There are places I remember--maybe: the effects of age and memory techniques in the creation of false memories

Erica Hanuschak, The College of Wooster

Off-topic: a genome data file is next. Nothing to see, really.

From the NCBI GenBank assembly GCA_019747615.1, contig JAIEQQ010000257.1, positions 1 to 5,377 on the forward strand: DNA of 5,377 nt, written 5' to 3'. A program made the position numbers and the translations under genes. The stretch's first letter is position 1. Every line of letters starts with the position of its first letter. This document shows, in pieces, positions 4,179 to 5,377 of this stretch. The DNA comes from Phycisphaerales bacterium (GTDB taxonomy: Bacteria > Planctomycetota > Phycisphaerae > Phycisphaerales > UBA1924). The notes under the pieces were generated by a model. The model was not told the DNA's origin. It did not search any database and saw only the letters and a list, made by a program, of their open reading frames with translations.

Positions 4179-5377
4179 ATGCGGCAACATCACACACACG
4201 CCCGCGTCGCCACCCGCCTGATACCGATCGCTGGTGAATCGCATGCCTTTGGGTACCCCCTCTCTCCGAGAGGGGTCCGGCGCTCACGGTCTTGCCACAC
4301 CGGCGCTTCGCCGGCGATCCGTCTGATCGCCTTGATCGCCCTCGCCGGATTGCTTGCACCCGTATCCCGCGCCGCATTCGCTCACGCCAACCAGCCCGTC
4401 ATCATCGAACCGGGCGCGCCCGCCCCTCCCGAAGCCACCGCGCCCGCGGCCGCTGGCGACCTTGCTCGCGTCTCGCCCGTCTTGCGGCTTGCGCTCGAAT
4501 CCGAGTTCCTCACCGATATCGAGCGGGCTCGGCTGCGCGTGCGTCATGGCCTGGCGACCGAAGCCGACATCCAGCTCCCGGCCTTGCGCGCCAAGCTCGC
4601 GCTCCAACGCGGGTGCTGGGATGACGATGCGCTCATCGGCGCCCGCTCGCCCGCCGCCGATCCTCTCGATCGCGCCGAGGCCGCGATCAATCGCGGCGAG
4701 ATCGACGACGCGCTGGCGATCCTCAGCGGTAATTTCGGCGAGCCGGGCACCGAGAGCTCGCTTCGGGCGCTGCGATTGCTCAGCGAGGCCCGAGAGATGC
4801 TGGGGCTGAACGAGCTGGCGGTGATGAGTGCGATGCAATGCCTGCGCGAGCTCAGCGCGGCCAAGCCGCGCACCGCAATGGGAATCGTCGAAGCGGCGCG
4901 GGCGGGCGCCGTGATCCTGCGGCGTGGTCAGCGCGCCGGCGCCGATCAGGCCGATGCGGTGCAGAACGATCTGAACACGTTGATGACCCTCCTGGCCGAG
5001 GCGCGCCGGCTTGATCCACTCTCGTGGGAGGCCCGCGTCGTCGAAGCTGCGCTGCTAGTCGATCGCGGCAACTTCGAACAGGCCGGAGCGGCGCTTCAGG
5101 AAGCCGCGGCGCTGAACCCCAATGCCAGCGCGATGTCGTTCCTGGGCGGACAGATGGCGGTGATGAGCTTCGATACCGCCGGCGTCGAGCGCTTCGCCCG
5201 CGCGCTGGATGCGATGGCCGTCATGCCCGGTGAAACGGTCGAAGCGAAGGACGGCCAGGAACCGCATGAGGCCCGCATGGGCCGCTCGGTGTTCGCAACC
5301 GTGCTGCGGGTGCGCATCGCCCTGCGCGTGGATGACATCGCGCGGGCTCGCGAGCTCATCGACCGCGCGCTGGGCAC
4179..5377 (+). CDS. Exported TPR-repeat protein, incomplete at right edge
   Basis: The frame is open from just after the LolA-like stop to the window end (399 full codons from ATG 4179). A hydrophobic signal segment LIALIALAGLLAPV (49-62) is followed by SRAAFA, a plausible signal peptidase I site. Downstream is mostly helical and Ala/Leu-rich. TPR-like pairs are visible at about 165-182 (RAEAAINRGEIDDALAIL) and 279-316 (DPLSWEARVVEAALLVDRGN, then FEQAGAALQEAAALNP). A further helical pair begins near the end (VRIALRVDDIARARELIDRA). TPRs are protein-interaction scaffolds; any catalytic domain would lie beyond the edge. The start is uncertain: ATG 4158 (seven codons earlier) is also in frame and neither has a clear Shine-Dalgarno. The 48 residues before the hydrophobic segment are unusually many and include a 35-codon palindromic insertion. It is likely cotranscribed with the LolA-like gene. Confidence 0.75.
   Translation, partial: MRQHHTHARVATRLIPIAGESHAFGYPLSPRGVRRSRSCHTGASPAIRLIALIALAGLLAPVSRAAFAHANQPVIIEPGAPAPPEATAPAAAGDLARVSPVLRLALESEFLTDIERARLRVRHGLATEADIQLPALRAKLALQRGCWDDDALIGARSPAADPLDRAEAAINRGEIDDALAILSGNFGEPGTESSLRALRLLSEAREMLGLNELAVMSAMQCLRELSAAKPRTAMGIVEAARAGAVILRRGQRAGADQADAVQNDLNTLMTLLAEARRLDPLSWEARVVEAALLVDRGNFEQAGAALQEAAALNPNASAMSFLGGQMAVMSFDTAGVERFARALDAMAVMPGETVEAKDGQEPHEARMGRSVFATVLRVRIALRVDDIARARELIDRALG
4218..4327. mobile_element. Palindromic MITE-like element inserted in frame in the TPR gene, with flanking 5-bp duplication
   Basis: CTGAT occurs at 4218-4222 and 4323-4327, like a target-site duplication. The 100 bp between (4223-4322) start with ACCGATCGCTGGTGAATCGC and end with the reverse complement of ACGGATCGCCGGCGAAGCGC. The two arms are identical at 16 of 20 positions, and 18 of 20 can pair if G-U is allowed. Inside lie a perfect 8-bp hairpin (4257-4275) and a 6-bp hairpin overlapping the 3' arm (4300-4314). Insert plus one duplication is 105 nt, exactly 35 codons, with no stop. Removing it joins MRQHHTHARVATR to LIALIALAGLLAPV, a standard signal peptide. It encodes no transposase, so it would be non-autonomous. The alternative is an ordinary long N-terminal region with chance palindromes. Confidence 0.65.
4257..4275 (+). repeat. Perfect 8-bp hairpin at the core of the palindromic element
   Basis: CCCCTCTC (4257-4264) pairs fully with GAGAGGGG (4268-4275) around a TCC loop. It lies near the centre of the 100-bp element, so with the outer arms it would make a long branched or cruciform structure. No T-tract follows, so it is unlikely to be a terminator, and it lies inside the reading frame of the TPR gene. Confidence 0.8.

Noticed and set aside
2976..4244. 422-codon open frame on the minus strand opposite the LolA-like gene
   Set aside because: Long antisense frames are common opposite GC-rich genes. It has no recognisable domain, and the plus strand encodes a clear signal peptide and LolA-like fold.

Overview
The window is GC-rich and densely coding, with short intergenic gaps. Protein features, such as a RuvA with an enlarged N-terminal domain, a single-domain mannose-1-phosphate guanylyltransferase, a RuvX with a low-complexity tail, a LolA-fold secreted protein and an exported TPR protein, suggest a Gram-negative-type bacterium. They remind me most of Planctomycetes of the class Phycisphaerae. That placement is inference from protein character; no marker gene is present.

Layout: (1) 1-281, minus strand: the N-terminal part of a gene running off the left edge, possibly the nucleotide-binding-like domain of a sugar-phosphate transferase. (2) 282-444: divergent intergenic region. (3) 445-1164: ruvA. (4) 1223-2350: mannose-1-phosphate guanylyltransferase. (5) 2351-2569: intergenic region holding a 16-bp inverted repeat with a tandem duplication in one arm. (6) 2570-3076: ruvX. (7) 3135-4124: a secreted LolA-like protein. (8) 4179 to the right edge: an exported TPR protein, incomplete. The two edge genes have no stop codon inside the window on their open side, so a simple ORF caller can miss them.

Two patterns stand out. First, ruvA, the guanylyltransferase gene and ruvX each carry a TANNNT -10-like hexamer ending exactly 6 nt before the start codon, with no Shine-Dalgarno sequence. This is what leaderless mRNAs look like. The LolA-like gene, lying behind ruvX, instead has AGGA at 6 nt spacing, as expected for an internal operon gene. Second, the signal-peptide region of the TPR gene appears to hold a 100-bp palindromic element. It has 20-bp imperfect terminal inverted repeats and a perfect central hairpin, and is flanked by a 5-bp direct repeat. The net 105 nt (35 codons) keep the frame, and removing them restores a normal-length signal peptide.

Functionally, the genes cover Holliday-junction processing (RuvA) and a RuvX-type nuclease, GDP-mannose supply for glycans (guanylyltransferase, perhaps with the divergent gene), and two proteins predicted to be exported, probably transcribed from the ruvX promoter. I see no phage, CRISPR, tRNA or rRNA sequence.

According to the Fuzzy Trace Theory, one possible explanation for age differences in vulnerability to false memories is that in aging there is a shift from reliance on verbatim memory processes for item specific information, which contributes to better correct recall, to a gist based process of memory that focuses on more general concepts of information and produces more false memories. Using the Deese/Roediger-McDermott (DRM) paradigm (Deese, 1959; Roediger & McDermott, 1995), 36 words were presented to young and older adults for recall. In the DRM paradigm, word lists are present in such a way that each word list is related to a critical lure that is not seen or studied. The primary factor of interest in the current study was the manner of presentation of the word lists to young and older adults that would enhance either item specific processes or gist based processes. Participants studied the word lists as words, pictures, or cognitive maps. Results indicate that although, overall, older adults recall more false memories than younger adults, the use of a distinctiveness heuristic in the form of picture presentation was able to decrease false memories in young and older adults, but more markedly in older adults.